Who can fail to be charmed by a room full of children singing and dancing? It certainly worked on us the other week when we visited the Diamond Child School for Arts and Culture in Goderich a short way south- west along the coast from Freetown. In fact the location of the school is quite wonderful, with the dining area, which also doubles up as space for two classes, looking out over the bay towards Lumley beach and Aberdeen beyond – it must be very distracting to any pupils liable to day dreaming.
The school was set up some years ago by Anthony ‘Seydu’ Jalloh while he still lived and worked in Spain as a musician, but he has now returned to his native Sierra Leone to live beside the school and oversee its management. Schooling is free and pupils are supplied with uniforms. They are also given a midday meal, which must help concentration in the afternoons. Facilities are basic: desks are a pile of blocks with planks across them and the youngest use small handheld blackboards to practise their writing skills. But, they are receiving an education and the top class are preparing for secondary school entrance exams. Classes are not allocated strictly by age, but by skill level, so each class has a mixture of ages. Each child progresses as they are able. Music and singing is a big part of the curriculum with the emphasis on traditional music using the instruments of all the local tribes to promote mutual understanding and tolerance.
However, this is more than just a primary school to over 250 of the poorest children from the area. In the afternoons, youths (many who have graduated from the school) come to the centre for vocational training and in the evenings it it transformed for adult education: that is making good use of a resource!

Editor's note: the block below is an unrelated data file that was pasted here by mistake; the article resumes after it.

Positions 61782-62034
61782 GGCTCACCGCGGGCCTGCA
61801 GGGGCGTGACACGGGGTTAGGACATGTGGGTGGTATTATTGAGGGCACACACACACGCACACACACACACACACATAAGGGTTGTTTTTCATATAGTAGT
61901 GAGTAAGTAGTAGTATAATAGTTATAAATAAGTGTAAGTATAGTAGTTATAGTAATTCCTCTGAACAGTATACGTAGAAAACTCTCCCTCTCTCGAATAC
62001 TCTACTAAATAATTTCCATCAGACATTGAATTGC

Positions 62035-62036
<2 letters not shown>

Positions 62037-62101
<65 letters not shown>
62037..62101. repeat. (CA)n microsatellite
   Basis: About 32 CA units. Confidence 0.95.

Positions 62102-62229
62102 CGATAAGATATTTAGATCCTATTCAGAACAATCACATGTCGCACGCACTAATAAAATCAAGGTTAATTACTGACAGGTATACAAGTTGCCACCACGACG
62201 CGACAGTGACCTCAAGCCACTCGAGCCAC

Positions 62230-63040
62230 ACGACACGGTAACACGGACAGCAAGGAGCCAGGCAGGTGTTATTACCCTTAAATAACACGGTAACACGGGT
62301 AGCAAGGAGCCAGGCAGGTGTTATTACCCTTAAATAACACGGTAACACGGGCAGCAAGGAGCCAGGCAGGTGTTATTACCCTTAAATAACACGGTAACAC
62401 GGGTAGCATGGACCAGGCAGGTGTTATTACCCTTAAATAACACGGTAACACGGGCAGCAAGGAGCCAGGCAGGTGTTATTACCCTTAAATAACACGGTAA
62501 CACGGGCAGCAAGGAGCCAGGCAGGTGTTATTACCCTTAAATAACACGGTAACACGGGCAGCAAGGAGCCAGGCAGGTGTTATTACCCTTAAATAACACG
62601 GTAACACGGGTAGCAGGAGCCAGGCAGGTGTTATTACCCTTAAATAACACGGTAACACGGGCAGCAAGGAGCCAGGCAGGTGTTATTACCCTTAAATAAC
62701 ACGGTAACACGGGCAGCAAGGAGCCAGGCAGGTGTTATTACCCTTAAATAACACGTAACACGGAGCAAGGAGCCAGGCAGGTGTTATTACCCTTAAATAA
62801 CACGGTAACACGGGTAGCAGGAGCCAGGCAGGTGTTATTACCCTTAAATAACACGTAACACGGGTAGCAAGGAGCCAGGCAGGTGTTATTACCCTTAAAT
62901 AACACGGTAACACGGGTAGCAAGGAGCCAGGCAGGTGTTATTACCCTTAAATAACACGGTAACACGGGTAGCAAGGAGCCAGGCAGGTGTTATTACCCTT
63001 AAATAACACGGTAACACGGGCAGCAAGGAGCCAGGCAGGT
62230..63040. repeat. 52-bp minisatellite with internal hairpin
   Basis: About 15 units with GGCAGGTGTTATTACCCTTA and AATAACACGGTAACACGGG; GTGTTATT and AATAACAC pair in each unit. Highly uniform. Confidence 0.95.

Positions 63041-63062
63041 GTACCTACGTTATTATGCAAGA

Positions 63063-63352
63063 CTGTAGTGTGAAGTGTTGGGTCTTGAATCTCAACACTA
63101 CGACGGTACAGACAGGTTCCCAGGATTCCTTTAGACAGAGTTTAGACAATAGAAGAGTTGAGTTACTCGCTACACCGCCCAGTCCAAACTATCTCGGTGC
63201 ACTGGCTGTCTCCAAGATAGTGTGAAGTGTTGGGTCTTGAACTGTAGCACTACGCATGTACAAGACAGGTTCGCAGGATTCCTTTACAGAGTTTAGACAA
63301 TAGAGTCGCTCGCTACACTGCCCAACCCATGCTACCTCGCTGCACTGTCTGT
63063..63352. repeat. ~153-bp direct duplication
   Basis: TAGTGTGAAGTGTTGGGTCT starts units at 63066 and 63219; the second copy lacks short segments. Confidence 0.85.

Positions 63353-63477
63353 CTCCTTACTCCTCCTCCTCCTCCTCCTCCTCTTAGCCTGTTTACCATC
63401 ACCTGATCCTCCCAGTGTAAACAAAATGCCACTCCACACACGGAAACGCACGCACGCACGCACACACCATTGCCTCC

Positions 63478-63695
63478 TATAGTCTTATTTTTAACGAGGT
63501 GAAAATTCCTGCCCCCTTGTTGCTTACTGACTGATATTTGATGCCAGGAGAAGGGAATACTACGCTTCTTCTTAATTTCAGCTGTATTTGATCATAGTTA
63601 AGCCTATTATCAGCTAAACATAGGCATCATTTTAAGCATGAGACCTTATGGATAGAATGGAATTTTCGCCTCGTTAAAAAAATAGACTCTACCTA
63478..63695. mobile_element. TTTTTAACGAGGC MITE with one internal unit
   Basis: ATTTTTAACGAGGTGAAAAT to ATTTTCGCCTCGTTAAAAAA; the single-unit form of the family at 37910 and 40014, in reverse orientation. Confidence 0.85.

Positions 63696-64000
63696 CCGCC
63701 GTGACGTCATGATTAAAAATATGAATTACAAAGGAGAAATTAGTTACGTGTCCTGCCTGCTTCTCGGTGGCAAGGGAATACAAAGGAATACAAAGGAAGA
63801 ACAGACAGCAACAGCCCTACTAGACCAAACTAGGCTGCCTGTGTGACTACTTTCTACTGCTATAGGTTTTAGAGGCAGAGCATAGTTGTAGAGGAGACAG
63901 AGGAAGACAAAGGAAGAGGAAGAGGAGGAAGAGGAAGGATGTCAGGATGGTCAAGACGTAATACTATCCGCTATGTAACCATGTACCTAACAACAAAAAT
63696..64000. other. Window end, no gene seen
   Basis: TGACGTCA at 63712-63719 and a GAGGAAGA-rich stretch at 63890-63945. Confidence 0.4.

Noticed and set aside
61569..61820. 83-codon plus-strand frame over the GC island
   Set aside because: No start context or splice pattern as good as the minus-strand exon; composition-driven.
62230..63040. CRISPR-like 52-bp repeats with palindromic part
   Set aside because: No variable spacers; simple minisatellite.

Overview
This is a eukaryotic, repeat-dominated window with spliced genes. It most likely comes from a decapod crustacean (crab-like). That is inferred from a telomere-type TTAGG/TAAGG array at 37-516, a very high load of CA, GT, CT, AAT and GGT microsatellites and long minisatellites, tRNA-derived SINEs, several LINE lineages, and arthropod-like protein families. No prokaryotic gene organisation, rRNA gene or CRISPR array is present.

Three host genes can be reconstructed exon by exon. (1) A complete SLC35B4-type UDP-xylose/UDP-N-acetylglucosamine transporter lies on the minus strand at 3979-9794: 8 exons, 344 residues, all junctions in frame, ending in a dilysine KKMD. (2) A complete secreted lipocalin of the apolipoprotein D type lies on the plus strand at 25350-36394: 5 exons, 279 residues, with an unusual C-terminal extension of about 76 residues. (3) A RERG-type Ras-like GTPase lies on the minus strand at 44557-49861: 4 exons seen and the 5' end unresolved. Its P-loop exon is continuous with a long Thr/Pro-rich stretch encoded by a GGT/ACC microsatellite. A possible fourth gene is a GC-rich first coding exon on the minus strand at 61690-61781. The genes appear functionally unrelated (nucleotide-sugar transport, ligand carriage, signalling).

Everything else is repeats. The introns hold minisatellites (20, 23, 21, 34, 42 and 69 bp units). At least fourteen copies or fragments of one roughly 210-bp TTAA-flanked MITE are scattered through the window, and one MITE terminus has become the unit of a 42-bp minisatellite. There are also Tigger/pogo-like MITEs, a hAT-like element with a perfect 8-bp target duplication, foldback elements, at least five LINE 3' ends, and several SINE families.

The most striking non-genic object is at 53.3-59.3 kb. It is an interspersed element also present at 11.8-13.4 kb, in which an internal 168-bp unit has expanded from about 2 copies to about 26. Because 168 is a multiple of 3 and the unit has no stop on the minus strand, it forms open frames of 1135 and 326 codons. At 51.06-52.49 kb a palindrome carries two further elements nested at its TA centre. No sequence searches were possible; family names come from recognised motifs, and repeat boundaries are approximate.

One of the projects Seydu is also setting up is Women on the Wheel. They are training a group of women mechanics to maintain a fleet of cars which will be used as taxis with only women drivers. This is an attempt to empower women and show Sierra Leone that women can run a business and can drive vehicles, as well as giving the women involved the self confidence to run this enterprise and benefit from the profits. This will be a ‘call taxi’ service and evening trips will be secured by a security guard travelling with the driver.
Before leaving the area we called in to the local maternity health centre. It was extremely basic. A young woman had just delivered a baby in the only delivery room on a newly received delivery table, gleaming white in contrast to the surroundings which were anything but fresh and clean. There are no drugs available to assist during delivery and only one midwife. The centre is barely accessible to an ambulance, were there one that could be sent here. There is a consultation room which has a fridge and freezer for storing vaccinations, but both were empty and turned off – there is no reliable power supply. A health worker was trying to tell a group of young mothers with numerous toddlers and babies around them, about nutrition. We couldn’t help thinking that family planning might have been a more useful lesson.
Once again it is heartening that small projects show the way forward for Sierra Leone, but unfortunately they are too few to make the difference the country so badly needs. The Diamond Child School shows that it is possible to run efficient, planned and sustainable enterprises and that schools can be well run and deliver free education to those who should be the shining future of the country.